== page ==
No individual is more responsible for the madness of cannabis prohibition than Harry Anslinger. Early in his government career, he worked to keep alcohol off the streets. But when alcohol prohibition ended, Anslinger needed a new boogeyman.
Harry Anslinger’s tenure as the head of The Federal Bureau of Narcotics is almost entirely responsible for the perception of weed around the world. But he wasn’t the first to regulate the plant. Californian lawmakers had that idea in 1913. Similarly to modern times, the opioid and pharmaceutical industries lobbied for these early restrictions.
Over the next two decades, other states would follow suit. By 1927, 17 states had varied levels of the prohibition on cannabis. States moved to make cannabis illegal for many reasons. Aside from the pharmaceutical lobby, America was still dealing with consequences of the Civil war. And in 1910, nearly 900,000 Mexicans emigrated to the States as refugees of the Mexican Revolution headed by Francisco “Pancho” Villa. As Mexican nationals emigrated to towns like Laredo and El Paso many brought with them a tradition of smoking weed.
It’s possible some cannabis prohibition spread across the United States because of a legitimate urge to regulate what might have been a dangerous chemical, but it’s unlikely. Pharmaceutical companies were just as interested then in protecting their opiate trade as they are now. And the racial oppression of people of color wasn’t subtext of the law; it was explicit.
These early prohibition laws ranged from moderate to draconian. But in 1930, when Anslinger finally made an appearance on a national stage, he single-handedly turned the crazy up to 11.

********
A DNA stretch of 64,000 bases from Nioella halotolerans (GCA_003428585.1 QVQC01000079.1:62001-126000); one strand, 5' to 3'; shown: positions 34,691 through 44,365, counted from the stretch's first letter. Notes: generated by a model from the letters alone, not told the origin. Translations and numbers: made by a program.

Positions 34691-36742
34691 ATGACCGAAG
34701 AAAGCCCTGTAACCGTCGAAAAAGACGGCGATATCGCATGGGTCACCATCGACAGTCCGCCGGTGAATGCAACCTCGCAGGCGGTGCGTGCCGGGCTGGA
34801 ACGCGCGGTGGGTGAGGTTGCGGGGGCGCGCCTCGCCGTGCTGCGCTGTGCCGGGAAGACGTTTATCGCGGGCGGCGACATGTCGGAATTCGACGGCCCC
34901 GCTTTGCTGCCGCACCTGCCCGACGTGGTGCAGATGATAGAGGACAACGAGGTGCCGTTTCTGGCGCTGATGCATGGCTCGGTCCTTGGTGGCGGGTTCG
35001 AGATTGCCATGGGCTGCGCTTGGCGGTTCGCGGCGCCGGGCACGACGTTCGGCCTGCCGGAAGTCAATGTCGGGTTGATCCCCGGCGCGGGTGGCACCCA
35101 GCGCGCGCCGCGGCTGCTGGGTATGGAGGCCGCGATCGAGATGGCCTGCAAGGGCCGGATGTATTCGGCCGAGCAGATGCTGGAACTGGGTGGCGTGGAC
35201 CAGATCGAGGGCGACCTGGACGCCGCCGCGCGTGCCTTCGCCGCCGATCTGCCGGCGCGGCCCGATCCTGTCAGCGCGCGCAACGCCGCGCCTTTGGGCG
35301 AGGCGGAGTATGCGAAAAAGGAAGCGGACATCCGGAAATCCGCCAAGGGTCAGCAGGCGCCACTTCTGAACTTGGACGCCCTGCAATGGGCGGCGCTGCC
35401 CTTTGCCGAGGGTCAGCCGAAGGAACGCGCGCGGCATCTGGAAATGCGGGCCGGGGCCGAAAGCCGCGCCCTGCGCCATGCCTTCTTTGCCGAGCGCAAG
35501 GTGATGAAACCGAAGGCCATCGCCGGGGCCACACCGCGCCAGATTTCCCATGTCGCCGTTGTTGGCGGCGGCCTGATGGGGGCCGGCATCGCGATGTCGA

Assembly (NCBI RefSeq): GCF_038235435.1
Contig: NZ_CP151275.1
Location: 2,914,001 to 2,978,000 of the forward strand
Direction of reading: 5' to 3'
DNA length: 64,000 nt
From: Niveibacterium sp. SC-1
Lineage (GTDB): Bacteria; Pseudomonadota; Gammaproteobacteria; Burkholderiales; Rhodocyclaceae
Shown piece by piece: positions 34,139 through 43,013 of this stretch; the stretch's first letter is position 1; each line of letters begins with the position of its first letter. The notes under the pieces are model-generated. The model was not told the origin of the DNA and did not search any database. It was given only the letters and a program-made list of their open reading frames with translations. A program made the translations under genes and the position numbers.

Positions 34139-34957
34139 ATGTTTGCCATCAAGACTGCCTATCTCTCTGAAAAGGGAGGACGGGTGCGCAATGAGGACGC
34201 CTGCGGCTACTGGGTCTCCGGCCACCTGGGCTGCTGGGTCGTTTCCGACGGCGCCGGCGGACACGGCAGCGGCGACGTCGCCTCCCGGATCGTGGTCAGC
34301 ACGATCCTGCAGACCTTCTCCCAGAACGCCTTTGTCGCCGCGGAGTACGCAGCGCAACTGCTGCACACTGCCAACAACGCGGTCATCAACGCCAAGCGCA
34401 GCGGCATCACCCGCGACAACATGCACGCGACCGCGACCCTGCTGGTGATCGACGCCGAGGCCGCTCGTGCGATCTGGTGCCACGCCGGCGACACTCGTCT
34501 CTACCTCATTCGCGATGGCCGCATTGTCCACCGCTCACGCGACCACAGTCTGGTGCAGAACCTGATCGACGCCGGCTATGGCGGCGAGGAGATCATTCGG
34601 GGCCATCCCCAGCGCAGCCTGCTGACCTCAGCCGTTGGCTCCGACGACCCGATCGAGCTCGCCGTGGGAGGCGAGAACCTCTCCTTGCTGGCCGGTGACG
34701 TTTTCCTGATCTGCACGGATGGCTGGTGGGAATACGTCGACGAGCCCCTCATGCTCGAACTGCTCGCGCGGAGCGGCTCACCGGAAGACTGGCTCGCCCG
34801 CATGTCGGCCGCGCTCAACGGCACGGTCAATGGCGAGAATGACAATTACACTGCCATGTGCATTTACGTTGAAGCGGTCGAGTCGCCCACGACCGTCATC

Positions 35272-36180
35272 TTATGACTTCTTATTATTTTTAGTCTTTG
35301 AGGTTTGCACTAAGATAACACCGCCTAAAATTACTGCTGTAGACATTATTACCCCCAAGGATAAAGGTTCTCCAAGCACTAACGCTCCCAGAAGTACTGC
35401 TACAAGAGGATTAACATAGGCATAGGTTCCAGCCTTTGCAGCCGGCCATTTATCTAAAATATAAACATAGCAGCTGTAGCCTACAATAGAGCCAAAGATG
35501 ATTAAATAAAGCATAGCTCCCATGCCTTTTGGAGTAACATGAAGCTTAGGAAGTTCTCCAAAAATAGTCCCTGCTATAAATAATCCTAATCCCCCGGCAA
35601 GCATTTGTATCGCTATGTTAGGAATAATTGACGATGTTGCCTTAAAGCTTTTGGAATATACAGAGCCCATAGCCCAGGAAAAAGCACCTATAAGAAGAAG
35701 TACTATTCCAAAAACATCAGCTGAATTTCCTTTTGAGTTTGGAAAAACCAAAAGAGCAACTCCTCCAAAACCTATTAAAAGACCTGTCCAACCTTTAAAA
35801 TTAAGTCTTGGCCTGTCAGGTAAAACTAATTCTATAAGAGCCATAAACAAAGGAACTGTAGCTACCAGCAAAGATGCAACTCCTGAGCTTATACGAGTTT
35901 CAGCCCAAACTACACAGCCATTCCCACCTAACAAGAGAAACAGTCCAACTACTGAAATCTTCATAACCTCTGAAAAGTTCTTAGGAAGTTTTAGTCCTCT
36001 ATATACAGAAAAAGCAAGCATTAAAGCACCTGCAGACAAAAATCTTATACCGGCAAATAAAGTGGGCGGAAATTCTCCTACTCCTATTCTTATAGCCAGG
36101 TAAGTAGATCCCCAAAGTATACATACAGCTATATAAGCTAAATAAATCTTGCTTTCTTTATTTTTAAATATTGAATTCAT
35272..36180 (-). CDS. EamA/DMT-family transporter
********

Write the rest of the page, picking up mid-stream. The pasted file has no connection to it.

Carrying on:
Anslinger made it his mission to outlaw cannabis nationally and draw connections between cannabis use and crime. To accomplish this, he told horror stories about people who smoked marijuana and murdered their family with an ax. He told a story of two Mexicans who sedated a 14-year-old girl with marijuana, raped her, and left her with syphilis.
These stories, like almost everything else Anslinger had to say on the subject of cannabis, were categorically false. But, these falsehoods and salacious exaggerations were effective.
Anslinger’s success came in building a narrative. His talent as a propagandist united a white, economically anxious majority against non-whites and narcotics. He used to the word marijuana because it sounded exotic and new. To define weed, State governments used terms like cannabis, hemp, even locoweed. ‘Marijuana’ was a rarely used word that had only appeared in the late 19th century.
With Anslinger’s guidance, ‘marijuana’ became a slur. A foreign word for a foreign drug that “good citizens” would stay clear of. With The Marihuana Tax Act Of 1937, his word became law. And, America’s growing dominance the world meant that this esoteric word was explicitly chosen to stir racial resentment in the United States became codified and outlawed all over the world as part of international treaties.
The cohesion around a mission to outlaw marijuana is inextricably linked to race. That’s why it’s time to just drop its use altogether.
It’s not as though people today who call weed ‘marijuana’ are racist. But, that word is a celebration of prohibition, and a gross reminder racial prejudice. Plus, it’s victory for Harry Anslinger.
Anslinger had enough victories. His obtuse, racist philosophy shaped American law enforcement for three decades. He introduced some of the most destructive policies in generations, like mandatory minimum sentencing, all to great applause.
It’s not much, but we should take this from him. Governments should go back to calling it cannabis, and we should call it whatever we like. But Harry Anslinger deserves no lasting impact. As legalization slowly eviscerates his life’s work, it’s our responsibility to expunge his influence on culture too.